“He went out into the park, saw there were people who needed help, took out his little bag, and started providing services,” Sahi said. “Our first clinic was located out of Agnews State Hospital. Hence our name, ‘RotaCare.’ We were started by Rotarians and are supported by Rotary clubs.”

Physician Michael Matsumoto, the medical director at the Gilroy clinic, has volunteered with RotaCare for more than 25 years.

“Ever since I was an adolescent, I had a heart to give,” he said. “I would always volunteer somewhere. I started working at Kaiser in Gilroy in 1987, and three or four years after that I heard about RotaCare. I wanted to volunteer while I was working as a regular physician. That’s where my heart is, to serve.”

The services offered by the clinic are underutilized, Matsumoto said. After reopening last spring, the staff has seen the number of patients drop far below their current capacity. In order to get the word out, the clinic hosted an open house in January and invited the public to tour the facilities. Members of local Rotary clubs supporting the clinic attended and met with the clinic’s staff and volunteers.

“Ever since COVID-19, our number of patients has really dropped off,” Matsumoto said. “We know there are patients who are still falling through the cracks. Obamacare really helped, and the expansion of Medicare helped, but there are still patients who are not getting any kind of care. If they get really sick, they show up in the ER.”

Sachin Narayan serves as the clinic operations intern at the Gilroy clinic and also volunteers at the San Jose location. Interns like him form the operational backbone of the organization, he said. They train volunteers in the medical records system, help with day-to-day clinic operations, and manage patients to make sure they see the appropriate doctors.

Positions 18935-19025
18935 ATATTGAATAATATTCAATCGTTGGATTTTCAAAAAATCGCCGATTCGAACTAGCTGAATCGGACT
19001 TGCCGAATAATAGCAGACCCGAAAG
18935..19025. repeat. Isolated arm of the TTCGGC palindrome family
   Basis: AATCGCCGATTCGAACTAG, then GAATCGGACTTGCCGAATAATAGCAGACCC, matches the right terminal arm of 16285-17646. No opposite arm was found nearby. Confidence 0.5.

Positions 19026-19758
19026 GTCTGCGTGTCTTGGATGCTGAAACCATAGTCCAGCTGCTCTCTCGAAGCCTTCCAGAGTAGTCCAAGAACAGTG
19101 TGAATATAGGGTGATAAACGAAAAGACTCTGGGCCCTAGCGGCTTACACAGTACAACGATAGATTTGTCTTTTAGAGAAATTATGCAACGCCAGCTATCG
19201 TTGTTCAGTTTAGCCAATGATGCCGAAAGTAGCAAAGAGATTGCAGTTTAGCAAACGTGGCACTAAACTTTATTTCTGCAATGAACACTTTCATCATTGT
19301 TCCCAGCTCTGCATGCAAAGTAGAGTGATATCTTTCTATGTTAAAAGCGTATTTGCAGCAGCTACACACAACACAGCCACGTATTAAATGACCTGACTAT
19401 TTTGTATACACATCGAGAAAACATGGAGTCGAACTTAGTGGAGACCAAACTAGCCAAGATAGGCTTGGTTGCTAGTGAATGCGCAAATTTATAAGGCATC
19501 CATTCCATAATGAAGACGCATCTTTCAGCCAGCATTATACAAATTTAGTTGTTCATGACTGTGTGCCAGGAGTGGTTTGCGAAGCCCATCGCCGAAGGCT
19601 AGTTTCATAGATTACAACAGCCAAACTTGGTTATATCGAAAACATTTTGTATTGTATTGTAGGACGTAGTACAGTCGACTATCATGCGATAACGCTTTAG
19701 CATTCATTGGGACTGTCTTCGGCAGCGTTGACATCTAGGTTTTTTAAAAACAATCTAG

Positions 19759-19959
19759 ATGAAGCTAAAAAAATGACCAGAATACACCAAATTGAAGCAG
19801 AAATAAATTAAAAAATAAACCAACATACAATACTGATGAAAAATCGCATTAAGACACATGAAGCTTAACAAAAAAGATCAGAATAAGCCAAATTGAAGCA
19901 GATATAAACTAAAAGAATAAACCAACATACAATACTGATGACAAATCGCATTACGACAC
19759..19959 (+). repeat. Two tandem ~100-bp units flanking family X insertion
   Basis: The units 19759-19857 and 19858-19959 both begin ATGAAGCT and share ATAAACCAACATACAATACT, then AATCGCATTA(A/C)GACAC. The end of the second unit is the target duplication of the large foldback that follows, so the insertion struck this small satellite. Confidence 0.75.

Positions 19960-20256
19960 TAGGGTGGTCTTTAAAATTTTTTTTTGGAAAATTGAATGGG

“I’ve always had an appreciation for what I call ‘systematized service,’” he said. “I grew up volunteering, and I started to fall in love with the concept of how to volunteer at scale, working to make systems that can help people who are under-resourced.”

The staff at the RotaCare Gilroy clinic is dedicated to providing health care to people who financially cannot afford insurance such as the unhoused population, he said. They’re committed in 2023 to broadening their outreach to make sure everyone who needs their service knows that they are available.

“We want to tell the local community of Gilroy and the broader Bay Area that RotaCare is back,” Narayan said. “I know COVID-19 has been tough on a lot of families, not only from a health and economic perspective. We want to be a resource, and we’re available. For any uninsured adult who needs care in the Bay Area, we will see you.”

The RotaCare Gilroy clinic is open for in-person visits every first and third Tuesday of the month. It’s also open through the clinic’s tele-health system every second and fourth Tuesday of the month. Clinic hours are 5:30 to 9 p.m. Visits require an appointment, which can be made online or by phone as late as the same day. Translation services are available for those who need them.

Calvin Nuttall is a freelance writer and Morgan Hill resident.